Up and Running with CINEMA 4D Lite for After Effects
Illustration by John Hersey

Cutting between CINEMA 4D cameras with CINEWARE


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Up and Running with CINEMA 4D Lite for After Effects

with Angie Taylor

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Video: Cutting between CINEMA 4D cameras with CINEWARE

- Some people prefer to work in CINEMA 4D when they're setting up their cameras others prefer to work in After Effects it depends which system you're more comfortable with using. The great thing about the combination of CINEWARE and After Effects is you can do either and work really well either way. Now if you have a look here you'll see we've got two cameras in the CINEMA 4D file. I'm in Chapter05_5_R16.c4d and you'll see I've got this wide shot which is set at, at the moment and then I've got a closeup shot which is for the start frame.
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  1. 2m 22s
    1. Welcome
      2m 22s
  2. 54m 9s
    1. What is CINEMA 4D Lite?
      4m 23s
    2. What CINEMA 4D Lite can't do
      6m 54s
    3. Opening CINEMA 4D Lite in After Effects
      2m 38s
    4. Quick interface tour
      8m 46s
    5. Navigation tips for CINEMA 4D Lite
      8m 5s
    6. CINEMA 4D Lite preferences and settings
      7m 28s
    7. Checking out the new CINEWARE features with After Effects CC 2014.1
      15m 55s
  3. 22m 34s
    1. Importing CINEMA 4D files in After Effects
      1m 5s
    2. The CINEWARE plugin settings
      4m 42s
    3. CINEMA 4D Lite render settings
      6m 15s
    4. After Effects project settings
      1m 23s
    5. After Effects previewing tips
      3m 50s
    6. Using the Picture Viewer in CINEMA 4D
      5m 19s
  4. 1h 14m
    1. Editing primitive objects
      5m 18s
    2. The Move and Scale tools
      7m 18s
    3. The Rotate tool
      4m 24s
    4. Axis limitations
      1m 46s
    5. Working cylinders
      7m 15s
    6. Linking body parts using object hierarchy
      9m 49s
    7. Spline modeling with Sweep NURBS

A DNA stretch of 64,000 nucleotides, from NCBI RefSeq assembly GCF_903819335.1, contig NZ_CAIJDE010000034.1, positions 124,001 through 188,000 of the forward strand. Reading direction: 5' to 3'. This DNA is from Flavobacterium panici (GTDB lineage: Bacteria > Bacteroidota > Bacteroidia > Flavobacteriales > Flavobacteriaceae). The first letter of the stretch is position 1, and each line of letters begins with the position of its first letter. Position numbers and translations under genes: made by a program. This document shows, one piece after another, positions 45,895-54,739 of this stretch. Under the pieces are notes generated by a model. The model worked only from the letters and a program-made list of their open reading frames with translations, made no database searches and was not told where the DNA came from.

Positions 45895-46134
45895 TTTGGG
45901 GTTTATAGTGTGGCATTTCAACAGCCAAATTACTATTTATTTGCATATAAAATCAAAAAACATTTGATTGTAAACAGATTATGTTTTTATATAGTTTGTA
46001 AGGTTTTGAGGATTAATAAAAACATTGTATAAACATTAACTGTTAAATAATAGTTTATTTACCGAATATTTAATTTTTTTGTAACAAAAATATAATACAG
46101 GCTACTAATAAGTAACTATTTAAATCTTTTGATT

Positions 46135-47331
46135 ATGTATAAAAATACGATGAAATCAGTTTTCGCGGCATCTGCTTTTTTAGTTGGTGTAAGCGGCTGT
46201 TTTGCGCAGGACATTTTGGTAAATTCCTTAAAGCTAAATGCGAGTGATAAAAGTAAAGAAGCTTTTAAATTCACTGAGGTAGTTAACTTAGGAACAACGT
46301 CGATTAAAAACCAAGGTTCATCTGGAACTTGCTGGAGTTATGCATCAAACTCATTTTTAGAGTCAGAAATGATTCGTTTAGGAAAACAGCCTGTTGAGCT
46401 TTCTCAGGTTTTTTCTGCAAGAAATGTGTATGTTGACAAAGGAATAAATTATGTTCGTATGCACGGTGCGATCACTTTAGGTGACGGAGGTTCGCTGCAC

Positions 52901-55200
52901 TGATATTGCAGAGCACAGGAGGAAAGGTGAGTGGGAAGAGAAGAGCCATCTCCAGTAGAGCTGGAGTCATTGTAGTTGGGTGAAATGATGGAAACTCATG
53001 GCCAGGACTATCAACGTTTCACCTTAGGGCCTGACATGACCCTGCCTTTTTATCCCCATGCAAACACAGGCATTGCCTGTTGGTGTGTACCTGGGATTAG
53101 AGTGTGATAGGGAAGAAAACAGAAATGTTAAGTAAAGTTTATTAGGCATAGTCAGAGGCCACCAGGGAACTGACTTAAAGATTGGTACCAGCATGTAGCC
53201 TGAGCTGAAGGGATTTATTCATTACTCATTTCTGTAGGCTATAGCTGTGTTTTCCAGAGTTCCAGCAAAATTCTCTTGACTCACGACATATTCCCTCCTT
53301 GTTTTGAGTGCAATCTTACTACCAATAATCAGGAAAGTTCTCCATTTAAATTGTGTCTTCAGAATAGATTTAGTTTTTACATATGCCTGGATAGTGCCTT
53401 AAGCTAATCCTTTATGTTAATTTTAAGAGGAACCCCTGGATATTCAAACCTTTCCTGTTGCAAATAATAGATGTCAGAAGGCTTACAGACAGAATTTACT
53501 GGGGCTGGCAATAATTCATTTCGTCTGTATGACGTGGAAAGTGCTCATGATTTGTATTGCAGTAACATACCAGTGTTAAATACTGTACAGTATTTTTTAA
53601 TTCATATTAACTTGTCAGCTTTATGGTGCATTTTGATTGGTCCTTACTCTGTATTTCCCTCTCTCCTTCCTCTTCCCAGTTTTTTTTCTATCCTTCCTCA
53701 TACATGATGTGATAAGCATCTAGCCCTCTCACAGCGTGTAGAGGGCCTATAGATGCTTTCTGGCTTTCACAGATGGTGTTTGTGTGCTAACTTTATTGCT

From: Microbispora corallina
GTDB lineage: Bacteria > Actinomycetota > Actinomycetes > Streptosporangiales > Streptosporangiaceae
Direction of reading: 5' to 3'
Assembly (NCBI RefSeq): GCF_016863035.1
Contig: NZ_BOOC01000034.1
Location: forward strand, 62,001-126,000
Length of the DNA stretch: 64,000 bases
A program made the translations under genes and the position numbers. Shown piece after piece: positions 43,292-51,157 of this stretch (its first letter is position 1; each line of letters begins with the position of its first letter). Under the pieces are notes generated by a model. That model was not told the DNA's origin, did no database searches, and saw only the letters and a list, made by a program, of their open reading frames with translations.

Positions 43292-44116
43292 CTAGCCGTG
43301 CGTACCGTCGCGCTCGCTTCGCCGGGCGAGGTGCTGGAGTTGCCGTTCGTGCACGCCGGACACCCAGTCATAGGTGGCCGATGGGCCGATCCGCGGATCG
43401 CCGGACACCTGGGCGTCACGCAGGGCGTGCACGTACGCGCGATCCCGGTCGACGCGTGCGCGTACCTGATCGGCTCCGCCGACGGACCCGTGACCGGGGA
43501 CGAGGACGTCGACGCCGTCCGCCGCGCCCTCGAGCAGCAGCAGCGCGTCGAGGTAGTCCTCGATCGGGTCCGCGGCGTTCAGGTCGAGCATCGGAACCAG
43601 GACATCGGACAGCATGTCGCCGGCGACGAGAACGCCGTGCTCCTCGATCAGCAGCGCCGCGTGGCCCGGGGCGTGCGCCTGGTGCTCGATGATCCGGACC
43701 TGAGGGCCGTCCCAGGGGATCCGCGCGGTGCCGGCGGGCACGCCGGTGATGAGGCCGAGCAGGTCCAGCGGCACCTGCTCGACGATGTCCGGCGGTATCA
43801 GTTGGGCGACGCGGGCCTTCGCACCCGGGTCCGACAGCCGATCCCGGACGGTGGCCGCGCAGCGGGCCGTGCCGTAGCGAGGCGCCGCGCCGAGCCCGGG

7m 22s
    8. Adjusting NURBS settings
      4m 6s
    9. Using nulls as controllers
      3m 33s
    10. Creating copies with the Instance array
      6m 44s
    11. Carving shapes with the Boole array
      10m 28s
    12. Reshaping objects with deformers
      3m 14s
    13. Adding surface detail with a Relief object
      2m 55s
  5. 55m 41s
    1. Understanding coordinates
      5m 0s
    2. Understanding rotation
      2m 39s
    3. Timeline shortcuts
      3m 1s
    4. Basic keyframing of properties
      4m 31s
    5. Copying keyframes
      2m 3s
    6. Keyframe interpolation
      5m 20s
    7. Adjusting F-Curves
      5m 45s
    8. Holding values
      5m 8s
    9. Using XPresso to link properties: Part one
      4m 17s
    10. Using XPresso to link properties: Part two
      2m 27s
    11. Importing existing animations into CINEMA 4D Lite
      6m 21s
    12. Animating cameras in CINEMA 4D Lite
      4m 37s
    13. Animating using presets
      4m 32s
  6. 46m 57s
    1. Importing music and soundtracks
      4m 12s
    2. Customizing commands and shortcuts
      6m 7s
    3. Adding markers
      4m 25s
    4. Creating multiple cameras in CINEMA 4D Lite
      8m 17s
    5. Cutting between CINEMA 4D cameras with CINEWARE
      5m 43s
    6. Creating cameras in After Effects
      4m 37s
    7. Merging 3D camera data into CINEMA 4D Lite
      3m 10s
    8. Animating cameras with Stage objects
      4m 27s